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With bitcoin use on the rise, African countries eye regulations

Olusegun Abolaji Ogundeji | Sept. 23, 2015
The Nigerian central bank is set to propose new rules


The increasing use of bitcoins in Africa has prompted a growing chorus of government officials, legal experts and e-commerce entrepreneurs to call for the virtual currency to be regulated.

In Africa’s largest economy, Nigeria, outlets like leather goods site Minku are now accepting bitcoins. South African bitcoin exchange BitX , which also operates in Nigeria, recently partnered with mobile payment and smartcard company Zazoo to enable bitcoin use via the virtual prepaid MasterCard app, VCpay.

"Bitcoins are becoming increasingly popular in Nigeria," said Victor Munis, a partner at international law and arbitration firm TRPLAW, via email. "A good number of Nigerians are using bitcoins for their day-to-day transactions. Private companies sell bitcoins to interested persons. Retailers are beginning to accept bitcoins as payment for goods and services."

The Central Bank of Nigeria, meanwhile, has indicated its intention to regulate bitcoin use in the country.  The deputy governor of CBN’s Financial System Stability unit, Joseph Nnanna, told a recent financial community conference that regulating virtual currencies will protect customers and investors, maintain the stability of the financial system and deter the potential use of bitcoin for money laundering and terrorist financing. The cloak of anonymity that bitcoin payments offer has made it useful to transact illegal business. For example, the Silk Road underground online marketplace took payment in bitcoins.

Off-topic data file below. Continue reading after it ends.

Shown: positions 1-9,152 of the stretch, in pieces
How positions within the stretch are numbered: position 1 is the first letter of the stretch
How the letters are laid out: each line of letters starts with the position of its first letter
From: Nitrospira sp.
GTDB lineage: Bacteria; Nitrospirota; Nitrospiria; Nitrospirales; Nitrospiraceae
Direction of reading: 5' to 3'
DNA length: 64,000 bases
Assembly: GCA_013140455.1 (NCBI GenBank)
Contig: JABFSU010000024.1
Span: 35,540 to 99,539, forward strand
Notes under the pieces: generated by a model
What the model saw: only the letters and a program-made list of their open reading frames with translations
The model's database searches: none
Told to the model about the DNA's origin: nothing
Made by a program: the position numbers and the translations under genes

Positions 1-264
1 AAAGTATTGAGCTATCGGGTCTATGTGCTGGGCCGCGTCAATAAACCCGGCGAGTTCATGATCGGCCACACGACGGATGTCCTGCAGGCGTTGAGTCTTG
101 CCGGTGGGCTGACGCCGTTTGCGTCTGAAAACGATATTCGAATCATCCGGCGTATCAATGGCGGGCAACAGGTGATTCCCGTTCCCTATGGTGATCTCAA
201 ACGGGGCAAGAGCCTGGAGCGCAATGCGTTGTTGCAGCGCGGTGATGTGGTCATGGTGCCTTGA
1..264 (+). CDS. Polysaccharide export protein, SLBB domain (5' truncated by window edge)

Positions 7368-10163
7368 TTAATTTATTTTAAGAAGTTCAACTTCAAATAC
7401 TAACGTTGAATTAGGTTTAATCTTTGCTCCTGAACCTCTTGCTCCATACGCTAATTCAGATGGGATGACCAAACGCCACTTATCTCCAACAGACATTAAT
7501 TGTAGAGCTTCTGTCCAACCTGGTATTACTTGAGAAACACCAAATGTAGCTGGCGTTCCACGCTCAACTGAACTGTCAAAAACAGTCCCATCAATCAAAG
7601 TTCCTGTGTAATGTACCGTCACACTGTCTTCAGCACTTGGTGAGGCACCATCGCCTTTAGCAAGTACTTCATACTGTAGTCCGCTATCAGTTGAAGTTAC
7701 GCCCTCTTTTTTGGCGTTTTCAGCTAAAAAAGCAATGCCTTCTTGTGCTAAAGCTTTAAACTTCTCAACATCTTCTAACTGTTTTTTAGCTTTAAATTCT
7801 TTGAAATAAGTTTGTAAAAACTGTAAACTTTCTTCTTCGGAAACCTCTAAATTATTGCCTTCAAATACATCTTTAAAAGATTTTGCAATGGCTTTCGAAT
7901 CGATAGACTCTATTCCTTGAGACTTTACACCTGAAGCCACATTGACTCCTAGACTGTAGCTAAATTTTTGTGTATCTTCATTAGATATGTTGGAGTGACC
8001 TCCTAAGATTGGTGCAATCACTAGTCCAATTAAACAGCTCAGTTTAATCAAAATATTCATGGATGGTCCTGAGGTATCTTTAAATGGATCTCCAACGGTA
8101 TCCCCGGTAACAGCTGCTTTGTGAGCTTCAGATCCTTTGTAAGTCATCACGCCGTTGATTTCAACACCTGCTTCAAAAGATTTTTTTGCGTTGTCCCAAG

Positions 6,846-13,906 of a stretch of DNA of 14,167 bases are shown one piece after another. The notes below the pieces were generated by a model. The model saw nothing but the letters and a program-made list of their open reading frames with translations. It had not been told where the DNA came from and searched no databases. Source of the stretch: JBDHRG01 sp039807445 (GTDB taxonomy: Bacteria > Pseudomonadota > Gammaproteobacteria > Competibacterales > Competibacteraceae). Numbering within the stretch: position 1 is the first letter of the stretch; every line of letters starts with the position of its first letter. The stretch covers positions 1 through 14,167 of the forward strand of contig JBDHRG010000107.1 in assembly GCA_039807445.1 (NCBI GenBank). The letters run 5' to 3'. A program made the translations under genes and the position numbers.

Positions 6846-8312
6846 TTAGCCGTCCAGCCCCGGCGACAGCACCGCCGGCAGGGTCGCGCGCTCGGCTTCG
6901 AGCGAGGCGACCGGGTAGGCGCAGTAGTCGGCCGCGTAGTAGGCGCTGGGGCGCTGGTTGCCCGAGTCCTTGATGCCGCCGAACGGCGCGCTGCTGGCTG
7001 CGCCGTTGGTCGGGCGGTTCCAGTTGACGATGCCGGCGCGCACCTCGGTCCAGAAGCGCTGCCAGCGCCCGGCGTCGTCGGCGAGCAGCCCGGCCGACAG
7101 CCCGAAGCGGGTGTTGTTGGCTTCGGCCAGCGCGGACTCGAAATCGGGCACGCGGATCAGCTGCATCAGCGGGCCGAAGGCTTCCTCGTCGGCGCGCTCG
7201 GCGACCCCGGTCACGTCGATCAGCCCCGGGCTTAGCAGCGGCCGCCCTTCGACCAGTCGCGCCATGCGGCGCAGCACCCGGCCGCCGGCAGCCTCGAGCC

Munis agreed that regulating bitcoin transactions is necessary.

"Setting up the appropriate regulatory framework will not only regulate its use but also give legitimacy to bitcoin transactions in Nigeria," Munis said, "The intention of the CBN to do so is a welcome development."

Though a growing number of Nigerians use bitcoins regularly to acquire items online, many are afraid to use it because of its instability.

"Volatility does not inspire most of them to put their hard-earned money" into bitcoins,
said Tim Akinbo, CEO of Nigeria-based TimbaObjects, which develops mobile and Web apps.  Those who do use bitcoins tend to do so for quick transactions, to minimize risk from rapid fluctuations in the value of the virtual currency.

The situation is however not unique to Nigeria, according to TRPLAW's Munis. "Another country which has a notable use of bitcoins is South Africa," Munis said. "There are a number of bitcoin exchanges there. However, the South African Reserve Bank as well as its financial institutions are reluctant to accept bitcoin use. The situation may change in the future due to increasing use."

Another Bitcoin Africa Conference is scheduled for next March, following its inaugural edition in South Africa. The country also has a dedicated academy, the Bitcoin Academy, that offers courses on bitcoin basics as well as blockchain-based application development. The blockchain is a public database of transactions that can be modified by users.


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